Using the Doctor Rhythm to pulse sections of their new ARP Quadra synth which replaced their stolen ARP Omni, the throbbing sequencer-like backbone on ‘Everything’s Gone Green’ was a pointer to an exciting new direction. Stephen Morris told ELECTRICITYCLUB.CO.UK in 2011: “With ‘Everything’s Gone Green’, you had a Moog Source doing a 1/16th pulse and the Quadra doing the ‘da-dah, da-da-dah’. Then what you’d do is take the ‘CV’ out of the Quadra and take that into the Moog so that the Moog is playing a different rhythm but following the pitch of the other thing. That’s what we used for ‘Temptation’ as well.”
A self-produced electronic breakthrough away from the haunting legacy of JOY DIVISION, ‘Temptation’ was NEW ORDER’s only single of 1982. The recording itself was marvelously flawed, with Stephen Morris’ overdriven Simmons snare panned too far to the right while band members could also be heard calling instructions and tutting. The pulsing hypnotism of the triggered electronics and the iconic “oooh-oo-ooh” vocal refrain made ‘Temptation’ joyous and magical.
There was further trailblazing with an actual sequencer on the ‘Temptation’ B-side ‘Hurt’ as NEW ORDER grappled with a Powertran 1024 Note Composer. Home-built from a kit by Bernard Sumner, it was customised by the band’s electronic boffin Martin Usher to expand its memory. However, it was cumbersome to use and had to be programmed in hexadecimal! Around this time, NEW ORDER’s recorded a self-produced John Peel radio session that showcased the band’s transitioning sound with the throbbing sequences of ‘586’ highlighting a proto-dance direction.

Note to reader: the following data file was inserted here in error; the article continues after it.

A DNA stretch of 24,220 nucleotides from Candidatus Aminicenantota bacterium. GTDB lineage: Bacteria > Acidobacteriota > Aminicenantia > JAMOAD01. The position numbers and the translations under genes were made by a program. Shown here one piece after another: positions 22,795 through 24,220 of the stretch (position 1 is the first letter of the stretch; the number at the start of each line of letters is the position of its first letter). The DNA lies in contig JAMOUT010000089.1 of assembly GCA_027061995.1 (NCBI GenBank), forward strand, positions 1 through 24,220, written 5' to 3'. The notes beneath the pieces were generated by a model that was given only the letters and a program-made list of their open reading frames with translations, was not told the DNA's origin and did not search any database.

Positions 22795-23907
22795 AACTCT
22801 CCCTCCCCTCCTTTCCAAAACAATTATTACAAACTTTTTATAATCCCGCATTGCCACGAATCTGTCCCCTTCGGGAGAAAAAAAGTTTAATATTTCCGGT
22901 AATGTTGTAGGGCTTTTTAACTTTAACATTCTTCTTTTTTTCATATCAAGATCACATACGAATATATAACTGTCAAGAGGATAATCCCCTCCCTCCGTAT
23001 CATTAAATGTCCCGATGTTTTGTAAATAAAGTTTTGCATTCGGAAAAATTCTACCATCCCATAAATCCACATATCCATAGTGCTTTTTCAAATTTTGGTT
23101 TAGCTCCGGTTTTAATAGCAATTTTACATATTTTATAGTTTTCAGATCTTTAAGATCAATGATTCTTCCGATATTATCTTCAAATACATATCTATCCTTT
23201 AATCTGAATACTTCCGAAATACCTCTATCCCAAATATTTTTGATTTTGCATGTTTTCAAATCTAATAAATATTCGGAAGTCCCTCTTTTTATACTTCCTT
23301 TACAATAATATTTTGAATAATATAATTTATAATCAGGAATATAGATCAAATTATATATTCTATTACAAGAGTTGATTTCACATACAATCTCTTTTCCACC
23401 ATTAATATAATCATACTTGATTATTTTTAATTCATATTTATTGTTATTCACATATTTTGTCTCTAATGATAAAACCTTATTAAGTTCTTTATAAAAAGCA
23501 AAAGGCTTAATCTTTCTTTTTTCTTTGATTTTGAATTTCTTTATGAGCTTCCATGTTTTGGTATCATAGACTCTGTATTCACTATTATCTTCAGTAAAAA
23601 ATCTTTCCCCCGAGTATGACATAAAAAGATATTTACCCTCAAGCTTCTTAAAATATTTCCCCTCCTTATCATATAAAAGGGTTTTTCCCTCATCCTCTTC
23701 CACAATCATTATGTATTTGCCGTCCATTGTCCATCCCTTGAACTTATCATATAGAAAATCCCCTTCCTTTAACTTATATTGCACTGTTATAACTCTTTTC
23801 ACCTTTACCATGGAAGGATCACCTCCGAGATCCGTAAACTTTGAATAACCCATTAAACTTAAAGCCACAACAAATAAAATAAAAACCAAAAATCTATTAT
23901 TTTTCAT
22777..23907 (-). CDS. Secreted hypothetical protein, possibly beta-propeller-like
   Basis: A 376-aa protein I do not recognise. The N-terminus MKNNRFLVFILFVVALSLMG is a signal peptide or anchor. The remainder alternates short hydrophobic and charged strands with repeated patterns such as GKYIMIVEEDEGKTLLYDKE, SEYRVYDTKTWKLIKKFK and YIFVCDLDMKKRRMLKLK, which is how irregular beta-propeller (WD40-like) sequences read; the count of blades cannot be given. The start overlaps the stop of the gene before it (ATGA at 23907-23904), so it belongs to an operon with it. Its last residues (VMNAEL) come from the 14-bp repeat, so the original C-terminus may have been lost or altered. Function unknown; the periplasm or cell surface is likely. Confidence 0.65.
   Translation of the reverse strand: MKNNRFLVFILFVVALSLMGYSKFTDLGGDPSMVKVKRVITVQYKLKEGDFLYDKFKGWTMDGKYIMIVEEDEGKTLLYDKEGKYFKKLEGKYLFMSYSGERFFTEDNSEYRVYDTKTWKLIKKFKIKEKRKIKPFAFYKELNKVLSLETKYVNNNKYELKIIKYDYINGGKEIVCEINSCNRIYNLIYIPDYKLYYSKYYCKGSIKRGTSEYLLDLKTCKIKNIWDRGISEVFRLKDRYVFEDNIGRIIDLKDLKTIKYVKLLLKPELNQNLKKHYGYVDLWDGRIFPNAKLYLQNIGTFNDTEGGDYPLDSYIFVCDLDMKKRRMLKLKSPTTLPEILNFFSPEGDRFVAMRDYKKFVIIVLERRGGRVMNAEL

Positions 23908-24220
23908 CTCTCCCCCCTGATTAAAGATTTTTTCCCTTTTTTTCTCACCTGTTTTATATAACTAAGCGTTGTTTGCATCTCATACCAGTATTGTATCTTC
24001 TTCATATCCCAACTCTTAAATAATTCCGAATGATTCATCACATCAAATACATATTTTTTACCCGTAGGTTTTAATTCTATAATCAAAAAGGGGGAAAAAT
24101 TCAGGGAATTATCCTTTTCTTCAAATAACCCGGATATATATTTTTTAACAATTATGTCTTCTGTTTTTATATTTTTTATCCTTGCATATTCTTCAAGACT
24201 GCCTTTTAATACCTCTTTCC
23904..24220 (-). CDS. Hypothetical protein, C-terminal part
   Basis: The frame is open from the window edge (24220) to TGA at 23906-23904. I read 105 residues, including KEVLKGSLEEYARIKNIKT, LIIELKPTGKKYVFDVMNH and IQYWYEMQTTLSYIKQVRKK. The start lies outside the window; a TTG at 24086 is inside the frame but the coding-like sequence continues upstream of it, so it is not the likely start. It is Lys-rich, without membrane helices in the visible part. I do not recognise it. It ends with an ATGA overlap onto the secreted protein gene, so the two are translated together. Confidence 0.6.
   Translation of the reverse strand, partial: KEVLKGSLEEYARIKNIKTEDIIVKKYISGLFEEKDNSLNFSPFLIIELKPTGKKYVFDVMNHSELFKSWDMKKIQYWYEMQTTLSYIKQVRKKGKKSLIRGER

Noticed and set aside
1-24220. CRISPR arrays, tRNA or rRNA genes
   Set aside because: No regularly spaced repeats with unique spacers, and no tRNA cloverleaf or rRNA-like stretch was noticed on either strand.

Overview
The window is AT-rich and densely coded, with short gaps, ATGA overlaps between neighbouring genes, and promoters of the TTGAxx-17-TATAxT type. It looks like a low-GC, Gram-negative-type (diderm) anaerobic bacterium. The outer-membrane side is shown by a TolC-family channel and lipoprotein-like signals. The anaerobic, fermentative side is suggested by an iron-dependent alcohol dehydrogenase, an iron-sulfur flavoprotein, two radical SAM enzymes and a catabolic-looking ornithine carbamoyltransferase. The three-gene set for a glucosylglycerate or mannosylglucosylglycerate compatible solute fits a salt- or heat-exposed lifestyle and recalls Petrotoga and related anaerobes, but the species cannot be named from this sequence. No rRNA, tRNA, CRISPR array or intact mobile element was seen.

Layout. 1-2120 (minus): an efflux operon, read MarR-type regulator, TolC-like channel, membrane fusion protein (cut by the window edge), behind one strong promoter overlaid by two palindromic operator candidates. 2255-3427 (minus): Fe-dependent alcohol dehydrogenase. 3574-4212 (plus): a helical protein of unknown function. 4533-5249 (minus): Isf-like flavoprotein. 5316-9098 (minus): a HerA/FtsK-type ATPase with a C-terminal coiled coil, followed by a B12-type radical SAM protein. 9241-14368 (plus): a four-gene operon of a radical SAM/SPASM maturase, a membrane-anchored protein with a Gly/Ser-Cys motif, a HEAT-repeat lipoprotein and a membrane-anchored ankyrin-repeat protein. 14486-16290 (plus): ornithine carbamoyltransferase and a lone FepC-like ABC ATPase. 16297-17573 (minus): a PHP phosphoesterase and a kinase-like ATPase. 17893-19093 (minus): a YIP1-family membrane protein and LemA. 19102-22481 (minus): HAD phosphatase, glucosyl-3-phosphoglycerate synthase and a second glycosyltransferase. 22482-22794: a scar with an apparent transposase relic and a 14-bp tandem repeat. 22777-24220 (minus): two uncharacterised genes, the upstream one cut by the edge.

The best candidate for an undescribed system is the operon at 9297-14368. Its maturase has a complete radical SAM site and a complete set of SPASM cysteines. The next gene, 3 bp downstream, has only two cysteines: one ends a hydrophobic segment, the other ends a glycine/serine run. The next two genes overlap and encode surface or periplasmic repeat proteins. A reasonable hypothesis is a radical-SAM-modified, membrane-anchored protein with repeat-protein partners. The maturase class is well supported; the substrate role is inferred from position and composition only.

Also part of the session, ‘Turn The Heater On’ was a cover of the Keith Hudson reggae song in tribute to Ian Curtis and ‘We All Stand’ which had avant jazz overtones. But ‘Too Late’ was significant, sounding like it could have come off ‘Movement’ with its lingering gothic doom, but later discarded as if a relic from another era; it was to remain unreleased until 1986 and never to actually appear on a NEW ORDER album or single…
Things were changing in the drum department too as Stephen Morris saw Stevie Wonder demonstrate the Linn Drum Computer on ‘Old Grey Whistle Test’. Eventually plumping for the slightly cheaper Oberheim DMX, programming it was like Morse code; The Human Drum Machine later quipped in his 2020 autobiography ‘Fast Forward: Confessions Of A Post-Punk Percussionist – Volume II’: “I always found the record and erase buttons a little too close together for comfort!”.
With NEW ORDER making use of the solid bass possibilities of the Moog Source and expanding their synth armoury to include an E-mu Systems Emulator, Pro-One and several Prophet 5s, in tandem with the Oberheim DMX, they put together ‘Blue Monday’ to help discover how all this equipment worked! Originally conceived as a cheeky self-playing jape on the audience who were complaining that the band did not do encores after their 10 song gigs, this 7 and a half minute slice of doom disco was a combination of several key pieces of music.
The ‘Blue Monday’ bassline and chord structure came from ‘Sylvester’s ‘You Make Me Feel (Mighty Real)’, the frantic drum attack was inspired by Donna Summer’s Giorgio Moroder-produced ‘Our Love’ and the groove off Klein & MBO ‘Dirty Talk’. Meanwhile the ominous bass guitar motif was based on an acoustic six string line off ‘Paying Off Old Scores’ from the Ennio Morricone-composed soundtrack to ‘For A Few Dollars More’. More obliquely, KRAFTWERK made an appearance via a choir sample taken from ‘Uranium’, an interlude art piece on their ‘Radio-Activity’ album.